180

(learning bash) I was trying to check the bash version so I typed /bin/bash -v.

That outputted a whole lot of text to the screen (contents of .bashrc, and other files sourced from it).

Could I have screwed up something (like overwriting some config files/setting incorrect environment variables etc.) due to that command?

I also can't find documentation on what the -v switch is for.

3
  • If you ran bash -v you invoked a new bash shell with verbose mode activated, so you will see verbose output for further commands (at the very minimum you'll see printf "\033]0;%s@%s:%s\007" "${USER}" "${HOSTNAME%%.*}" "${PWD/#$HOME/~}"). To end the verbosity, type exit command - you will be back in the original non-verbose bash shell (or whatever shell you were in).
    – ADTC
    Apr 5 '16 at 3:24
  • If you want the version of the "currently running" shell: stackoverflow.com/questions/3327013/…
    – Sohail Si
    Mar 29 at 9:13
  • How can I "link" another question here? (not just comment)
    – Sohail Si
    Mar 29 at 9:13
181

The -v parameter for bash stands for verbose, and instructs bash to print out as much information as possible about what it is doing. On startup, it will print out all the configuration it is reading in.

To print out the version information for bash, use bash --version.

6
  • Great! I also found the list of switches for bash.
    – Zabba
    May 2 '11 at 17:21
  • 39
    Alternatively, if you're already running a bash shell, you can output the content of the special BASH_VERSION variable. echo "$BASH_VERSION". There's also a special array (BASH_VERSINFO) containing each version number in separate elements. if ((BASH_VERSINFO[0] < 4)); then echo "Sorry, you need at least bash-4.0 to run this script." >&2; exit 1; fi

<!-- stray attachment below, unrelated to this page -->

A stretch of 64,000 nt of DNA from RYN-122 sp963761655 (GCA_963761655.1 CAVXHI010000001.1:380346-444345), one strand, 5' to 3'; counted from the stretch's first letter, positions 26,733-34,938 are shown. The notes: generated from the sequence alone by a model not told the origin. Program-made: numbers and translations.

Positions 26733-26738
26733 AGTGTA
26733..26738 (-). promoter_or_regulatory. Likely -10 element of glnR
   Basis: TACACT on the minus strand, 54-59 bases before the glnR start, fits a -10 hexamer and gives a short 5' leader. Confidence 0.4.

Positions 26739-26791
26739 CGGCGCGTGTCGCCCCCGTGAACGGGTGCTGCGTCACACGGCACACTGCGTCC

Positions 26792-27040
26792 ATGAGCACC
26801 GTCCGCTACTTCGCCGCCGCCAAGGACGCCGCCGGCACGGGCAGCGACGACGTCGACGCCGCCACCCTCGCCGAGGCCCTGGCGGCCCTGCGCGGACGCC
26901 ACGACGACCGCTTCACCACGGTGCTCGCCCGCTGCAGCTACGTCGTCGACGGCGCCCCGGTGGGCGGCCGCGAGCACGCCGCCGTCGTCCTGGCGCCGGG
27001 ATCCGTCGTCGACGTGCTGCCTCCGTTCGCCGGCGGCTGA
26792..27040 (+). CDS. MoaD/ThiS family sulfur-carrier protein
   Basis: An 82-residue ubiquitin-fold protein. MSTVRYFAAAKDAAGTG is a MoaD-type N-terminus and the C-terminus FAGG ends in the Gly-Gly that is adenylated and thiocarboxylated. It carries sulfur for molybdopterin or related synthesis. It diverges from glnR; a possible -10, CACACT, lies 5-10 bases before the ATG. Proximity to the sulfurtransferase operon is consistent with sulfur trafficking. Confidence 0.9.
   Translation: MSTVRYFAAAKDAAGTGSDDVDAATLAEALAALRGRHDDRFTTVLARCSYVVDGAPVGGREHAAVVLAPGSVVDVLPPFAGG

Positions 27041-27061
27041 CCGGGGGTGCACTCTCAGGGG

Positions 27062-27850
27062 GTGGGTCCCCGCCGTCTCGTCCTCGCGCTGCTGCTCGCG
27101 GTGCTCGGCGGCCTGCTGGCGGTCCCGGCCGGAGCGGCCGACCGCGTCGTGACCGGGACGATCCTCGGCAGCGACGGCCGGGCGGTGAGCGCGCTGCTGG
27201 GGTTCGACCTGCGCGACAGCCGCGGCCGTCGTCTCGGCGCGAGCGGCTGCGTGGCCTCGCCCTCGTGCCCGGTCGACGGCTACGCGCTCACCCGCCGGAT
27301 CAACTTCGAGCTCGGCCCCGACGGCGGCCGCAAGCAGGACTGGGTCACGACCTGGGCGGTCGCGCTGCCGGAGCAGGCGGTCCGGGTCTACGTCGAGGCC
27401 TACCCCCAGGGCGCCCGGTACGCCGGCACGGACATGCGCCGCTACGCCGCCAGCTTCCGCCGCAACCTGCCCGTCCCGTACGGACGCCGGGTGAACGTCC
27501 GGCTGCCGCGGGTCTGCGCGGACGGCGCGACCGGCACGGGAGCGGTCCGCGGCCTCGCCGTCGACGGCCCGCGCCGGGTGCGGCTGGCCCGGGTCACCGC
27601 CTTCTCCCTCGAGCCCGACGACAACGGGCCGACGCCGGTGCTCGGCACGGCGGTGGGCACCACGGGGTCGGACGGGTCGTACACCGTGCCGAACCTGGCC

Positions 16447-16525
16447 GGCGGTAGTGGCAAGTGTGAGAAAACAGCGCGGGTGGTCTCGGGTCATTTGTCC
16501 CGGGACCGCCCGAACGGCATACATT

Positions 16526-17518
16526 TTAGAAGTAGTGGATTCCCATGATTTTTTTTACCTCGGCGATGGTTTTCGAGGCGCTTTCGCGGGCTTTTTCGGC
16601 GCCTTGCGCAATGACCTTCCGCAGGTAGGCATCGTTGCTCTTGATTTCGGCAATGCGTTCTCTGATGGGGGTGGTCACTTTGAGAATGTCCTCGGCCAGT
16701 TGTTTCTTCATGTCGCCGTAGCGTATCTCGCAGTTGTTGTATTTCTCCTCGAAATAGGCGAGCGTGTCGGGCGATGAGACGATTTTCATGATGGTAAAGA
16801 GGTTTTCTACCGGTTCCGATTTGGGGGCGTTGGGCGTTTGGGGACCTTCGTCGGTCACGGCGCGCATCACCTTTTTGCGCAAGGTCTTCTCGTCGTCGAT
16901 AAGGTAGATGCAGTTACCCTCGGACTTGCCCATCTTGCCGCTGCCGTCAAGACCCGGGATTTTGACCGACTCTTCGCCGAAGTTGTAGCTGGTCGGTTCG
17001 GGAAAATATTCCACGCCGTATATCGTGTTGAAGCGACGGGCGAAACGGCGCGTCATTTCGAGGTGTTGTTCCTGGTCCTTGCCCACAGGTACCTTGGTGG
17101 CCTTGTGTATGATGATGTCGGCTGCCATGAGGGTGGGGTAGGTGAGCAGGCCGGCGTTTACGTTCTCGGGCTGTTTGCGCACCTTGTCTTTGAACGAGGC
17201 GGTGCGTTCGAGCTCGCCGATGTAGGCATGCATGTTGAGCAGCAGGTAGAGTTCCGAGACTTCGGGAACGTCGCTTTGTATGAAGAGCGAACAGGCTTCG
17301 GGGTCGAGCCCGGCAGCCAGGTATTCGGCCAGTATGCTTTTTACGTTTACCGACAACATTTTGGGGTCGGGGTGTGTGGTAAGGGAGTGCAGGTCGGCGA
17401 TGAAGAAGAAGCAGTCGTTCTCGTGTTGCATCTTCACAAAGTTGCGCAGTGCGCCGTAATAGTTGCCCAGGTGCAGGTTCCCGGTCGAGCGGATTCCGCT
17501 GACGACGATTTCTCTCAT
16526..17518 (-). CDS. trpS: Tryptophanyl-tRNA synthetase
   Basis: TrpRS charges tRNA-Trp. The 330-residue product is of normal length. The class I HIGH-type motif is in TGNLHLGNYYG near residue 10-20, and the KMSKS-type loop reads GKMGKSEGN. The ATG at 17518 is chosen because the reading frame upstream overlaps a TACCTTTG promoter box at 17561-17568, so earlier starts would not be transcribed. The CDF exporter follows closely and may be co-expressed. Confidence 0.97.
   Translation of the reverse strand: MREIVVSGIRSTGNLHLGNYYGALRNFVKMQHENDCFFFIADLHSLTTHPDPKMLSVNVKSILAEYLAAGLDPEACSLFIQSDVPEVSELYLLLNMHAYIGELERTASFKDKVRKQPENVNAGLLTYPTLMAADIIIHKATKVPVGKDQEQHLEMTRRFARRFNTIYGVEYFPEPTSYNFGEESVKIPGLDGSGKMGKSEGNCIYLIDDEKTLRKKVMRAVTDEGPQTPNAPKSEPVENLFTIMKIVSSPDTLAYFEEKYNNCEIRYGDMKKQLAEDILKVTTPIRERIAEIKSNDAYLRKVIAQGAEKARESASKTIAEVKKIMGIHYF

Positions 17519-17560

– geirha
    May 2 '11 at 20:42
  • 3
    typo, should be something like [ "${BASH_VERSINFO}" -lt 4 ] or [ "${BASH_VERSINFO[0]}" -lt 4 ]
    – bufh
    Apr 22 '15 at 11:51
  • 1
    The problem with this method is you cannot be 100% sure that any script, symbolic link, or any other kind of mess up configuration, who changed any environment variable at login. As I answered below, Ctrl+x Ctrl+v will show you exactly the bash version you're currently running, regardless of any environment variable.
    – vegatripy
    Jul 11 '17 at 8:53
  • 1
    It's worth pointing out that this will tell you the version of which bash (located at /bin/bash on most systems), which may be different than the version that happens to be running in some prompt or script. (For example, a script started with #!/usr/local/bin/bash might use a different version). Other methods (documented in other answers) may also be helpful.
    – mkasberg
    Jun 6 '18 at 21:28
108

When running bash (e.g. from gnome-terminal) you can check value of BASH_VERSION environment variable.

$ echo $BASH_VERSION
4.2.37(1)-release

If the value is empty, you are not running bash.

5
  • 14
    This is better than just running bash --version, because it confirms that you are currently running bash, not just that you have bash installed on your system.
    – Flimm
    Apr 11 '13 at 9:23
  • 2
    +1 bash --version does not show the bash you are currently using.
    – gabeio
    Mar 6 '14 at 1:38
  • Beware: A set BASH_VERSION does not ensure that you are running bash: export BASH_VERSION; csh -c 'echo $BASH_VERSION $SHELL $shell', so $BASH_VERSION may be set in csh as well
    – Tino
    Nov 25 '14 at 19:48
  • @Tino well, you could do a $SHELL --version, but again SHELL might be overwritten (and all shell do not support the --version flag).
    – bufh
    Apr 22 '15 at 11:43
  • $BASH_VERSION is very strongly advised over $SHELL --version. Needing this on a Mac trying to make sure I'm not using the system's bash over a package managed (up to date) bash has $SHELL=/bin/bash, but is correctly configured and running my desired version. Can't give another upvote here, unfortunately. Jan 9 '20 at 4:00